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Gaia Giannone, with a project on ovarian carcinoma, and Stefania Morganti, with a study on breast cancer, have won the first two fellowships cofunded by Fondazione Gianni Bonadonna and AIRC
Fondazione Gianni Bonadonna (FGB) and AIRC are pleased to announce the winners of the first edition of the Call for ‘Gianni Bonadonna’ Fellowship, intended to support a period of study abroad. The two researchers, who will spend a 3-year period in two renowned international institutes, are both working on two female cancers.
Gaia Giannone, who has just finished her residency program in medical oncology with Massimo Aglietta’s research group at Istituto di Candiolo – Fondazione del Piemonte per l’Oncologia – IRCCS; University of Turin, will join Iain McNeish’s lab at the Imperial College in London, to study ovarian high-grade serous carcinoma. During the project, she will analyze in detail the genomic profile of the tumor and the underlying mutational processes, using shallow whole-genome sequencing (sWGS). This new method may allow a broad and sequential analysis both in newly diagnosed patients and in patients after relapse, on tissues and liquid biopsies. Aim of the project is to correlate each mutational process with a specific tumor genomic profile and to understand how new active mutational processes translate into tumor genomic profile alterations. sWGS might become a useful tool to prospectively characterize ovarian high-grade serous carcinoma in liquid biopsies and to longitudinally study tumor profiles in the ascitic fluid. It may also help with characterizing each tumor and its changes at progression, in order to spot new underlying mutational processes that may be linked to resistance to therapies.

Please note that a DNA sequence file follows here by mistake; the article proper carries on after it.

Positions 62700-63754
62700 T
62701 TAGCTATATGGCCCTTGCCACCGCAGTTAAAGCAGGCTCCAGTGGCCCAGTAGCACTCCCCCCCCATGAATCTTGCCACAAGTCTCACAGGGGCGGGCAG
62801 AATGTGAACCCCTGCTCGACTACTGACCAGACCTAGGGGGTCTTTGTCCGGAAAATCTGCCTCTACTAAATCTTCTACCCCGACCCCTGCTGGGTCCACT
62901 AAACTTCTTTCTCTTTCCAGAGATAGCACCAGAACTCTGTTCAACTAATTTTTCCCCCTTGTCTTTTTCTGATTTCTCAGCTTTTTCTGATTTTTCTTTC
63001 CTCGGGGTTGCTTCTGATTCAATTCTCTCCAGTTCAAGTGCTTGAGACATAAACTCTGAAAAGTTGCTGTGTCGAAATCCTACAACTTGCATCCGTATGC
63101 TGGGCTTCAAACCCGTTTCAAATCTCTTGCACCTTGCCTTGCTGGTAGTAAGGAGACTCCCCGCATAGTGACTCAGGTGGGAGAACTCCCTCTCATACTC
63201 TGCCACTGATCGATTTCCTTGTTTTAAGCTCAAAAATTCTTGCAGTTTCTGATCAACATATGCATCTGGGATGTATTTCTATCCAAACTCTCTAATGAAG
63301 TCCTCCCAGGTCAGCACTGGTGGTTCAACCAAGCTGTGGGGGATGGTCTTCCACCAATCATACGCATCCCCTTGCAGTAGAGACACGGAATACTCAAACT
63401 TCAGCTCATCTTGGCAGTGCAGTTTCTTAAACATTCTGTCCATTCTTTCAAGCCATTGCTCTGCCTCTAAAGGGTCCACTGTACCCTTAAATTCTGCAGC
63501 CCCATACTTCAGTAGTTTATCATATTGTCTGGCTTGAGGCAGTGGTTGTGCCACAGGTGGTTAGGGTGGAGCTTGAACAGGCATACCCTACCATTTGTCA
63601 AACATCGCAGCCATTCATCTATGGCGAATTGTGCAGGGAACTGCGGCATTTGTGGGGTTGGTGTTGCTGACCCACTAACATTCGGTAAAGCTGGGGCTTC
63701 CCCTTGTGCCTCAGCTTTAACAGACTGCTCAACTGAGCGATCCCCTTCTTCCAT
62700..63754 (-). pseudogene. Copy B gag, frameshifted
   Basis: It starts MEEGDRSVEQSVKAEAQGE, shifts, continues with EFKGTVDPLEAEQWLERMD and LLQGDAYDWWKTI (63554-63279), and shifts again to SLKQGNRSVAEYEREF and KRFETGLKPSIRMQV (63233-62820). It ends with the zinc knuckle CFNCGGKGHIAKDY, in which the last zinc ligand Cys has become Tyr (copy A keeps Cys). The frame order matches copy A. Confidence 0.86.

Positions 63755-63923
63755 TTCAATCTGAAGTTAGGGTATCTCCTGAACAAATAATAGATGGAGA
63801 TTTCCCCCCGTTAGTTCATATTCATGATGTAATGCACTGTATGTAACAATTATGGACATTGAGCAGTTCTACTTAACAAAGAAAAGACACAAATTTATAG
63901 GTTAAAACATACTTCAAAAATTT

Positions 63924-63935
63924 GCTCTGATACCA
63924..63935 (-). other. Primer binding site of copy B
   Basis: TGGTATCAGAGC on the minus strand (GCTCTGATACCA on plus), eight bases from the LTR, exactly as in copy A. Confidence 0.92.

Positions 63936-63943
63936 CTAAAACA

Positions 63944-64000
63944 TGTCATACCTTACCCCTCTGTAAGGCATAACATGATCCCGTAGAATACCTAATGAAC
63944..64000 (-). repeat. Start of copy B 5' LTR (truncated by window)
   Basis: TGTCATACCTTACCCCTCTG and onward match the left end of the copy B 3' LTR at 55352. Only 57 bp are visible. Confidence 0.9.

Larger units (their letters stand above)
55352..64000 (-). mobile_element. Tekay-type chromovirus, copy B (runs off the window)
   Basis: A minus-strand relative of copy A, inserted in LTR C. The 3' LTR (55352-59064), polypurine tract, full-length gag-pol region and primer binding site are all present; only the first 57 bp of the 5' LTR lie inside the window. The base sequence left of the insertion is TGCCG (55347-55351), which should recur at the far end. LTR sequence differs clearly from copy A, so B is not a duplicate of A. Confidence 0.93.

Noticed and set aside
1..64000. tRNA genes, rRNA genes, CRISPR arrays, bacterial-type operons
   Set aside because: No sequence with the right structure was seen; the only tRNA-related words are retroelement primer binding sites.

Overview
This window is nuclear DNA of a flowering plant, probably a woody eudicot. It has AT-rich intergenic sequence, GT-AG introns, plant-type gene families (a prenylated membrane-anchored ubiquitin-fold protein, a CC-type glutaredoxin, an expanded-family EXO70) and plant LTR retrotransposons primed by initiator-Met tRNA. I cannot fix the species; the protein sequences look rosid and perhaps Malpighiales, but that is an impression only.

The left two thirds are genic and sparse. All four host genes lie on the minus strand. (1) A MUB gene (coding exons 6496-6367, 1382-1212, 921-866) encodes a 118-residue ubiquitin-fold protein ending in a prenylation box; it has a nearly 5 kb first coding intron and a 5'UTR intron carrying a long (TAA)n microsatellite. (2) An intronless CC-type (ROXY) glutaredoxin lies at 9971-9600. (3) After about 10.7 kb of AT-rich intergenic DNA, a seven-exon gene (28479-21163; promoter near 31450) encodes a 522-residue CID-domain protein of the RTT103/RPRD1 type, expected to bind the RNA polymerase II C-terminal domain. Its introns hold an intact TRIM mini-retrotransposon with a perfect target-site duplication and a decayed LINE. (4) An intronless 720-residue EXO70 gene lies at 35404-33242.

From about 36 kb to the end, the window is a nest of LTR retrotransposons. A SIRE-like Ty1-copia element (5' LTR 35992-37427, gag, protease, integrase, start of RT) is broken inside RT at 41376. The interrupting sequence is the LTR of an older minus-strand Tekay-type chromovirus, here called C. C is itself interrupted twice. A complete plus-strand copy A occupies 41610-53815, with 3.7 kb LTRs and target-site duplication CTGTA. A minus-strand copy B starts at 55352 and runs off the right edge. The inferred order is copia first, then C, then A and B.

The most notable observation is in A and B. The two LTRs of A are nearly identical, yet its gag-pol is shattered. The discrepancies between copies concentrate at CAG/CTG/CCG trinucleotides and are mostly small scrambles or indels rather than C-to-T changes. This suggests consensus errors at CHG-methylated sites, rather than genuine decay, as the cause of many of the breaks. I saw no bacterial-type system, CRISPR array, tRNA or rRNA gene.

Stefania Morganti recently joined the research group led by Nancy U. Lin and Heather A. Parsons at the Dana Farber Cancer Institute in Boston, coming from Giuseppe Curigliano’s research group at the Istituto Europeo di Oncologia in Milan. She is going to work on a project about the tracking of minimal residual disease in patients with HER2+ metastatic breast cancer and exceptional response to first line anti-HER2 therapy. Aim of the study is to understand whether minimal residual disease may be used as a prognostic biomarker and a tool for treatment de-escalation in these patients. The potential biomarker may be used to evaluate if these patients can be considered ‘cured’ of disease and thus safely stop the anti-HER2 therapy.
With these first two scholarships abroad, the FGB-AIRC “Gianni Bonadonna” Fellowship project begins, with the aim of encouraging the creation of a new generation of medical-researchers in oncology and for oncology.